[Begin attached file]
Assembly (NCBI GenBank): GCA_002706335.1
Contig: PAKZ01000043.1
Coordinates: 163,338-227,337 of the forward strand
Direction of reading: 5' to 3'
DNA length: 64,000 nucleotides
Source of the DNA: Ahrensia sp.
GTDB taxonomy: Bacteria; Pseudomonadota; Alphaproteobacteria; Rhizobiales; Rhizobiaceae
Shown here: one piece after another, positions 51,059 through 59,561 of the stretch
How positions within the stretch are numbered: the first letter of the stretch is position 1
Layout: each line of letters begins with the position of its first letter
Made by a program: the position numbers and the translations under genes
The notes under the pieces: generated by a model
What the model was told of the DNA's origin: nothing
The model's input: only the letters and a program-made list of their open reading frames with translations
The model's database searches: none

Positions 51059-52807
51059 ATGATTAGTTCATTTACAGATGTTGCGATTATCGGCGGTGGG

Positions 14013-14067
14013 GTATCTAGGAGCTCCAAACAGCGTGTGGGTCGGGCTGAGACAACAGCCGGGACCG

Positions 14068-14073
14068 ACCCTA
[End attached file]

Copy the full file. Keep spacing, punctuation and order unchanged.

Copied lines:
Assembly (NCBI GenBank): GCA_002706335.1
Contig: PAKZ01000043.1
Coordinates: 163,338-227,337 of the forward strand
Direction of reading: 5' to 3'
DNA length: 64,000 nucleotides
Source of the DNA: Ahrensia sp.
GTDB taxonomy: Bacteria; Pseudomonadota; Alphaproteobacteria; Rhizobiales; Rhizobiaceae
Shown here: one piece after another, positions 51,059 through 59,561 of the stretch
How positions within the stretch are numbered: the first letter of the stretch is position 1
Layout: each line of letters begins with the position of its first letter
Made by a program: the position numbers and the translations under genes
The notes under the pieces: generated by a model
What the model was told of the DNA's origin: nothing
The model's input: only the letters and a program-made list of their open reading frames with translations
The model's database searches: none

Positions 51059-52807
51059 ATGATTAGTTCATTTACAGATGTTGCGATTATCGGCGGTGGG

Positions 14013-14067
14013 GTATCTAGGAGCTCCAAACAGCGTGTGGGTCGGGCTGAGACAACAGCCGGGACCG

Positions 14068-14073
14068 ACCCTA